the enemy are killed, and nearly fifty prisoners. Our own loss is two killed and six wounded, one dangerously. In concluding this report, I feel it my duty to state that, just as the action was closing, the head regiment of the body of troops under yourself, though starting, as I learn, some three hours later, the Sixth Indiana, under Colonel Crittenden, came up to the field in excellent order, but unfortunately too late to aid us in the battle. The conduct of those gallant officers, Colonels Barnett, Steedman, Dumont, and Milroy, with the steady perseverance of their officers, in their long and arduous march, suffering from hunger, rain, and cold, with their gallantry in action, was most heroic and beyond all praise of mine. Their country only can appreciate and reward their services. I have the honor to be, sir, very respectfully, Your obedient servant, H. W. Benham, Capt. of Engineers, Chief Engineer Department of Ohio, Commanding Column. To Brig.-Gen. T. A. Morris.
Laurel mountain (West Virginia, United States) (search for this): chapter 234
nett was killed. The enemy would still have been followed up most closely, and probably to the capture of a large portion of their scattered army, but this was absolutely impossible with our fatigued and exhausted troops, who had already marched some eighteen miles or more, in an almost incessant and violent rain, and the greater part of them without food since the evening, and a portion of them even from the noon of yesterday, so warm had been the pursuit on their hasty retreat from Laurel Mountain, twenty-seven miles distant. The troops were, therefore, halted for food and rest at about two o'clock P. M. The result proves to be, the capture of about forty loaded wagons and teams, being nearly all their baggage train, as we learn, and including a large portion of new clothing, camp equipage, and other stores; their head-quarter papers, and military chest; also two stands of colors; also a third flag, since taken, and one fine rifled piece of artillery; while the commanding Gene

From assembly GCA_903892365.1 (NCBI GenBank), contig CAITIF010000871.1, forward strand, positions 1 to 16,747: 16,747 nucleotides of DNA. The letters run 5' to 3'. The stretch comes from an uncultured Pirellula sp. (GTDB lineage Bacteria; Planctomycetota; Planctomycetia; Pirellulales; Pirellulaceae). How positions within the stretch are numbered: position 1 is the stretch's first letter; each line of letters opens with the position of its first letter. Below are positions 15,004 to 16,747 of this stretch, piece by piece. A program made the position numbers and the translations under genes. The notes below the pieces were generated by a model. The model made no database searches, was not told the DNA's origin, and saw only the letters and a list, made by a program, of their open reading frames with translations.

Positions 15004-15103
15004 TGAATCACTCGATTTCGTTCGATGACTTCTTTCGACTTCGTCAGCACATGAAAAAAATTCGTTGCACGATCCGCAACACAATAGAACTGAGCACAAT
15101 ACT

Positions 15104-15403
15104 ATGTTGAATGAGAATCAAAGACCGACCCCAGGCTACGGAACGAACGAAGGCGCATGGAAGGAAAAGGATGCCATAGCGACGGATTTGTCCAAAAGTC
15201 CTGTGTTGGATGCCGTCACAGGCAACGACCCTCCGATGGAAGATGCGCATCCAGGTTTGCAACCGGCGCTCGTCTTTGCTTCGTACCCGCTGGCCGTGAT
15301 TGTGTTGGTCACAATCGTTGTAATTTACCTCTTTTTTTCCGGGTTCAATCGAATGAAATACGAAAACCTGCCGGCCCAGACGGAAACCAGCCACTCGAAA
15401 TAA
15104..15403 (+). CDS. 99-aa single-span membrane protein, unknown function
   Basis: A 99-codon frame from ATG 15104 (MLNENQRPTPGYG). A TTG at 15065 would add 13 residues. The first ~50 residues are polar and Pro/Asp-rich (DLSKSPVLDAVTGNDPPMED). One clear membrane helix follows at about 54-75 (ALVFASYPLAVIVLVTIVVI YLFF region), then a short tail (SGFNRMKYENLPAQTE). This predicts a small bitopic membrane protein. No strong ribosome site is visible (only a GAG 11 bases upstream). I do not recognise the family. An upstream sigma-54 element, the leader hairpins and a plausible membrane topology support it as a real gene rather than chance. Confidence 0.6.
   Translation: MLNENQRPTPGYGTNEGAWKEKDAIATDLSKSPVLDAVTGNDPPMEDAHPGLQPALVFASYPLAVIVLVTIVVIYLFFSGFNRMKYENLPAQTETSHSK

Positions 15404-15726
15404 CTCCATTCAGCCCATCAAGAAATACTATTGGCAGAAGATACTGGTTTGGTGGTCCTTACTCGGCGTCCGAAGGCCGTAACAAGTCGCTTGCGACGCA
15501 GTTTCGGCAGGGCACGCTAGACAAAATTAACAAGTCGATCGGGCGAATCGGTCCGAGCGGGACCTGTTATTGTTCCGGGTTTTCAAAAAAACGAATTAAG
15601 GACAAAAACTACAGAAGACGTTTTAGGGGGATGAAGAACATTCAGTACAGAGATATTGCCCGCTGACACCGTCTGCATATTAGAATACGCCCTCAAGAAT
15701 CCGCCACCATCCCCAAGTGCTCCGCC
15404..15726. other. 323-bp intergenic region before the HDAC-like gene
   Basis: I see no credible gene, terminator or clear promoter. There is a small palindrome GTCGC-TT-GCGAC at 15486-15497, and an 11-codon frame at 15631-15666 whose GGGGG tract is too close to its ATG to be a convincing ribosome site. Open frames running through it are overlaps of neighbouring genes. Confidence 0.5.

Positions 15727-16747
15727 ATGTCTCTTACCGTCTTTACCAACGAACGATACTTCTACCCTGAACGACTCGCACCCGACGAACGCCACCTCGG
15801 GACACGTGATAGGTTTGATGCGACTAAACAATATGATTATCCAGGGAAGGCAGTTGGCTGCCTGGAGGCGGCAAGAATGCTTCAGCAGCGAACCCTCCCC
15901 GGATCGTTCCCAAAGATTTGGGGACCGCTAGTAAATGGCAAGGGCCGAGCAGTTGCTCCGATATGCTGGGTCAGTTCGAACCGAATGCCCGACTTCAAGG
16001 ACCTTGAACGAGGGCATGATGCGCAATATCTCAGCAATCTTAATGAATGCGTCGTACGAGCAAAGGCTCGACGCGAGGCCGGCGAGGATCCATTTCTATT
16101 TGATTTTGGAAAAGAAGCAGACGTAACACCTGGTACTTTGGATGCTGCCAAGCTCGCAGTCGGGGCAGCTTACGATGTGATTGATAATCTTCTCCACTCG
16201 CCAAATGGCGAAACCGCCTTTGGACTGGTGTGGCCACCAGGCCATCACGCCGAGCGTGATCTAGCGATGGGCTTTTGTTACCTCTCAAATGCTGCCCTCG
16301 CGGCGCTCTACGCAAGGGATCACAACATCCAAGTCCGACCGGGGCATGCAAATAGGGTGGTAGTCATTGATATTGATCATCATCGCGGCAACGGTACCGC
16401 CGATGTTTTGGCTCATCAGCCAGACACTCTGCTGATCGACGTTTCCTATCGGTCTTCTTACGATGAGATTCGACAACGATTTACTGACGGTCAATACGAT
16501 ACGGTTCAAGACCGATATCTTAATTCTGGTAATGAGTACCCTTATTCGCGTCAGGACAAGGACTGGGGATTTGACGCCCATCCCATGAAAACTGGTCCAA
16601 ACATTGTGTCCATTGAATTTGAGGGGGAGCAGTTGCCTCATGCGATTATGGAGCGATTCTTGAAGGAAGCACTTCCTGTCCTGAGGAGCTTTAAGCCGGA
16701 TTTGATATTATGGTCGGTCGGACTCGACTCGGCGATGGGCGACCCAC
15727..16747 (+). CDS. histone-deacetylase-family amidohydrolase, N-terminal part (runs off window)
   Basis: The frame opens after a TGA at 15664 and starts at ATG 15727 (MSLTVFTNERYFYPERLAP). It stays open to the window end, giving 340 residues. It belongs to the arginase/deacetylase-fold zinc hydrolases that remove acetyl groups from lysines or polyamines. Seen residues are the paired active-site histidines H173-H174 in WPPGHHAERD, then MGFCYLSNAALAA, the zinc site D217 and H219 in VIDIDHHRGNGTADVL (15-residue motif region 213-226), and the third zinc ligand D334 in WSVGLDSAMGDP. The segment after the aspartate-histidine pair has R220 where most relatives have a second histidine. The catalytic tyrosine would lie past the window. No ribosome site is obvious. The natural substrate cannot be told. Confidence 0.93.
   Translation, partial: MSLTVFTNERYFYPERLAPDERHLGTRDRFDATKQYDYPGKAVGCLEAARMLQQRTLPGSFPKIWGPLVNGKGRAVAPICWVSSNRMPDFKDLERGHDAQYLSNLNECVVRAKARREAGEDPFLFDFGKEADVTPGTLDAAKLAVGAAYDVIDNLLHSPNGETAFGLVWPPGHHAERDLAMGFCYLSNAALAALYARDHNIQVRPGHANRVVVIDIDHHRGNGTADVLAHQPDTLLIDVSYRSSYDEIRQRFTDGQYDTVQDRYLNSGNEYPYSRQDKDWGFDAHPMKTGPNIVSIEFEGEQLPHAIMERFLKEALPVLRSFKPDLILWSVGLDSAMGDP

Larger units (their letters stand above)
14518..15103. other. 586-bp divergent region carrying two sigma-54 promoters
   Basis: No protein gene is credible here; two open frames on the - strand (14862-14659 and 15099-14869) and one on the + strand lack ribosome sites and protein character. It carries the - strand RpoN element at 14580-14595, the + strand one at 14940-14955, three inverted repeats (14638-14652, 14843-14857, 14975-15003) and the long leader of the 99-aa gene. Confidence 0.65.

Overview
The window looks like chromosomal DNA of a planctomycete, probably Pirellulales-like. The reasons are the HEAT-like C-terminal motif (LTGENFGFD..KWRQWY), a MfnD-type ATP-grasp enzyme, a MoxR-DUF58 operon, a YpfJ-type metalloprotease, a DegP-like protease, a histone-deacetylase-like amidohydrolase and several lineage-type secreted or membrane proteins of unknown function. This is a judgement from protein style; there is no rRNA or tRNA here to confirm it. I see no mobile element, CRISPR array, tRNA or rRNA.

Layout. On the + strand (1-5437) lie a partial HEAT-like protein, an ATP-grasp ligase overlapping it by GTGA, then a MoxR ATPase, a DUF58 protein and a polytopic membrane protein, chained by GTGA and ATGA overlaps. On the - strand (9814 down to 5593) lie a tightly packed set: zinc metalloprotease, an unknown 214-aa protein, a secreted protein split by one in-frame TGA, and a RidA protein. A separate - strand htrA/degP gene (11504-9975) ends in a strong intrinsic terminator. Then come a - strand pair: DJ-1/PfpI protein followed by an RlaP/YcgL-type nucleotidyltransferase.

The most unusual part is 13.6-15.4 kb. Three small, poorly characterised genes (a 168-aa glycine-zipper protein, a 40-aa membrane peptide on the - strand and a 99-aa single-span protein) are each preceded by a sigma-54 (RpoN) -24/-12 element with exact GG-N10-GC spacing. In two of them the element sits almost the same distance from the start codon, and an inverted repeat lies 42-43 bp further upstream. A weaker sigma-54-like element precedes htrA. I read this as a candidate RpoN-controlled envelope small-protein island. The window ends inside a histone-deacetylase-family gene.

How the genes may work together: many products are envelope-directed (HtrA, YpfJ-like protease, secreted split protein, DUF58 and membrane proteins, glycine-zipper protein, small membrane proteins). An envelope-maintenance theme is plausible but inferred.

St. George, W. Va. (West Virginia, United States) (search for this): chapter 234
instructed, started from near Leedsville, at about four o'clock A. M., to pursue the army of General Garnett, which consisted, as we learned, of from four thousand to five thousand men, and from four to six cannon, and had retreated from the north side of Laurel Mountain, near Beelington, on yesterday. It being ascertained that the enemy had retired toward the village of New Interest, and thence, as was supposed, over a mountain road leading by the Shafer Branch, or main Cheat River, to St. George's; the troops were brought rapidly forward on their route, so as to reach the entrance of the mountain road at about six o'clock. A short distance after entering this path, the passage was found to be obstructed with large trees, recently felled, in about twelve to fifteen places, and in nearly every defile for three or four miles. But the information which was from time to time received that this force, which had some fifteen hours the start of us from Beelington, were only four or five m
H. W. Benham (search for this): chapter 234